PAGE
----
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The "@Input and @Output Decorators" Lesson is part of the full, Building Awesomer Apps with Angular course featured in this preview video. Here's what you'd learn in this lesson:

Lukas covers on @Input and @Output decorators. These decorators are defined in a component class and bound within the component’s template. The @Output decorator also exposes an EventEmitter property that will dispatch an event to the parent component.

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Transcript from the "@Input and @Output Decorators" Lesson

>> Lukas Ruebbelke: So an input allows data to flow from a parent component to a child component. And we use the input directive or decorator to do this. So we'll see this in the child component. So in the child component, we're defining input [someValue]. Then on the parent template, we then expose that as a property and we bind to it.

[00:00:24] Now, if you wanted to bind to it as one name in the parent and then have it reference internally as something else, you can create an alias. This is actually not recommended, but if you needed to for some reason, you could. The point is on the child you say, here's my input using the input decorator.

[00:00:42] And then now that is a property that's available to the parent to bind to. So, let's look at this code here. We have MyComponent, and I'm trading an Input of greeting. So it's even being defined as a property. I'm defining a property called greeting and I'm exposing it via the input metadata.

>> Lukas Ruebbelke: And then you notice this property is also available internally to the child to be bound to. So tnhe rules of binding, internally they still work. But, now on the parent component, because we created a greeting input in the parent template we say, I wanna bind to this property or this input and I'm going to set it to this.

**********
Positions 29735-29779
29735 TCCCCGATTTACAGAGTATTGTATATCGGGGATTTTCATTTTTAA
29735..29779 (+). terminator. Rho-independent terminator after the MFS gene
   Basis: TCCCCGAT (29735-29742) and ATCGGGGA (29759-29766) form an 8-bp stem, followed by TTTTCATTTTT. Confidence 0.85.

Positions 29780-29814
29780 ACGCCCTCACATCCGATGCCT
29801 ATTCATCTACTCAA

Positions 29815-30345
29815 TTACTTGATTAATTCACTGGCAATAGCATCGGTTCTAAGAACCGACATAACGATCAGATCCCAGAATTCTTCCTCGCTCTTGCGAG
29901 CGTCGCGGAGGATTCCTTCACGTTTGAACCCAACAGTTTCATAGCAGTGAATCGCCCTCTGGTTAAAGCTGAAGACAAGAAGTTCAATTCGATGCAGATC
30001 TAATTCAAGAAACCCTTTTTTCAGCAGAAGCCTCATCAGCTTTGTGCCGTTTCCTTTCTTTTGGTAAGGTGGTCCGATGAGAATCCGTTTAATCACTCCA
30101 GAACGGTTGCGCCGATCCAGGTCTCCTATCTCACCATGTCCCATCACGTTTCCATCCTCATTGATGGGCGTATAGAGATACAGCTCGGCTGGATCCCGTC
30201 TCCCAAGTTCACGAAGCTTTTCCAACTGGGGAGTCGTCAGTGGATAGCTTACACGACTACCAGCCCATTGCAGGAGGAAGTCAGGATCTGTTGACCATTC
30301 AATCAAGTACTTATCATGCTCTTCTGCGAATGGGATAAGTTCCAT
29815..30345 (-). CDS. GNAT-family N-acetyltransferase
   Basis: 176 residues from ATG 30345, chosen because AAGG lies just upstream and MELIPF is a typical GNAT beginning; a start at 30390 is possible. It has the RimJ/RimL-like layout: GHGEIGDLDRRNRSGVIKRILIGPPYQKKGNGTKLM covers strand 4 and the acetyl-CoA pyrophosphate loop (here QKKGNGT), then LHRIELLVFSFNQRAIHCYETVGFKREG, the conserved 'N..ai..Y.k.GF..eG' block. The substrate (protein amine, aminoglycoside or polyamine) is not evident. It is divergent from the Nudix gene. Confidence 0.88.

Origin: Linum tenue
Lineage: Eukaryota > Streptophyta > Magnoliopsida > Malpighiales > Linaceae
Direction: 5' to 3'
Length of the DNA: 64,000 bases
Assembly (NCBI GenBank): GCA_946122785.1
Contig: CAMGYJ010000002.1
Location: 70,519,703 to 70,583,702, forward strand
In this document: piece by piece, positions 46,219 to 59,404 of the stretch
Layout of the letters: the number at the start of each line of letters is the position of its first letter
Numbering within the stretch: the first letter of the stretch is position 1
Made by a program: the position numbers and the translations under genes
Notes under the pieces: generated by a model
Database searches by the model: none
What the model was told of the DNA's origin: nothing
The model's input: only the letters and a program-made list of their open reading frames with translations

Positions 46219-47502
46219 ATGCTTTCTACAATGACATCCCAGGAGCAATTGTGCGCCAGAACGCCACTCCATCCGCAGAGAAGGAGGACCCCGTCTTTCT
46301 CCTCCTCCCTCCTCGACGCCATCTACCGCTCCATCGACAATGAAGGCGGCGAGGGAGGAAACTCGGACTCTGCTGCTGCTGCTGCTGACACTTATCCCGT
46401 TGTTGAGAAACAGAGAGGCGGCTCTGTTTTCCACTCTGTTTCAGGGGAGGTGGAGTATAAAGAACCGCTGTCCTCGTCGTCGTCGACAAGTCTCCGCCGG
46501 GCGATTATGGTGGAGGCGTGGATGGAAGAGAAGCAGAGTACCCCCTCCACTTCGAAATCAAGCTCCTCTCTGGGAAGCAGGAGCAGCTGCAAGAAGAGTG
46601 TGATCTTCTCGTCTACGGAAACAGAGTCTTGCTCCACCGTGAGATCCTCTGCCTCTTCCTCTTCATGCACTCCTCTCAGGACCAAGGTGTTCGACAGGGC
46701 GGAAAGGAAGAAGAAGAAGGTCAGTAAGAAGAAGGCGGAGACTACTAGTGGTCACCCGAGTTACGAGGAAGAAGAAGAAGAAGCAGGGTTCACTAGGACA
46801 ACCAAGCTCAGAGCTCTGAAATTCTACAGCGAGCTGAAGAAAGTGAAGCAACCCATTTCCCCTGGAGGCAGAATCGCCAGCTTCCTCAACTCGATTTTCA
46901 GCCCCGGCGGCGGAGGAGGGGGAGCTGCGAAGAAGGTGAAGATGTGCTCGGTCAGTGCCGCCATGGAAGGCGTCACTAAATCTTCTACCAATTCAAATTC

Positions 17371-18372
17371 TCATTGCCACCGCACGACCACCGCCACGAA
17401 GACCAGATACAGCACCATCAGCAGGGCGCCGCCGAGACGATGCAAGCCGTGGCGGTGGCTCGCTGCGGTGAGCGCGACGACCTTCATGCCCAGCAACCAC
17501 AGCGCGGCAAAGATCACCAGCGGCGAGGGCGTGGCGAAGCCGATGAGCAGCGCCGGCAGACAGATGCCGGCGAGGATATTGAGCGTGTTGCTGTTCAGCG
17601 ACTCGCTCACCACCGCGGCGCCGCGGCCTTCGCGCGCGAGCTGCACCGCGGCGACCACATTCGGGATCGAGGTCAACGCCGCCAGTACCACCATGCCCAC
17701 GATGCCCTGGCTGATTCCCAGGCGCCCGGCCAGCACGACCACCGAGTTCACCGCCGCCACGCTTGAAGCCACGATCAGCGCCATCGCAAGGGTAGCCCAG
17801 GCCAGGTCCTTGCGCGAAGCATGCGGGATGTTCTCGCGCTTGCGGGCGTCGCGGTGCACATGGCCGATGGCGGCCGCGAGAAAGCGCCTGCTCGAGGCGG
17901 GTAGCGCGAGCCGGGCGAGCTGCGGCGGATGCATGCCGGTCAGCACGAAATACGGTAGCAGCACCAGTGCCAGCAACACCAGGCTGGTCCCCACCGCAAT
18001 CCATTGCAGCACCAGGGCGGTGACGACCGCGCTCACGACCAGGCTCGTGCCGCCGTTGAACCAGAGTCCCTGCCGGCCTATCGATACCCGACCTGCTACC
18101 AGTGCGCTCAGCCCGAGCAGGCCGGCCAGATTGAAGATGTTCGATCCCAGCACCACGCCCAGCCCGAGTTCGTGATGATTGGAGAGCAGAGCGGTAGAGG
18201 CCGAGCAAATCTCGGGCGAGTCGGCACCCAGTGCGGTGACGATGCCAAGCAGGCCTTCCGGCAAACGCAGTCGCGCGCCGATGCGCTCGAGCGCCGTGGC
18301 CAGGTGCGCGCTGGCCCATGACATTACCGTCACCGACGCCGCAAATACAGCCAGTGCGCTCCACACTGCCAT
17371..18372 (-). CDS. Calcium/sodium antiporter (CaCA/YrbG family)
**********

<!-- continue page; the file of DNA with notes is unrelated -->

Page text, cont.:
[00:01:33] So you can see here they're setting it, and so when this gets rendered the child component's gonna say what property do you have for me, it's like well, Hello child. We'll take that and that's what it'll bind to in the child template. So it's taking the value from the parent and binding to it in the child.

>> Lukas Ruebbelke: So output does the reverse, it exposes an EventEmitter property so that it can emit events. So just like when you click, the DOM is emitting a click event. By using EventEmitter we can create our own custom events. So inside a child component, using the output decorator, we're going to create an event called showValue, and so we instantiate it to New EventEmitter.

[00:02:26] And so now, essentially we've got this EventEmitter in place that when we're ready to fire it off, then we'll admit it. But on the parent, all we know is that we have an output of some value. And when this thing emits its event or it fires, we're gonna call handle value on the parent component.

[00:02:47] So here you can see that I have greeter, new EventEmitter. And then when somebody clicks on the template we're calling greet, which then calls this.greeter.emit, and it emits this string. And then on the parent component, it's saying whenever greeter fires call greet and pass the event, or whatever you pass up into the parent component for handling.

[00:03:18] Now I will say this has kind of bit me a few times. Is that when you're using an output the parameter for the method that you called, has to be event. So that's just kinda the way it works. So it's event on the template but then in, you can pass whatever you want when you call emit but this has to be here.

[00:03:41] For whatever reasons, I just had to go honking on it like give up, I'm just going back dollar event. And because you are in a sense passing an event, a custom event that then once it gets into your parent totally fine.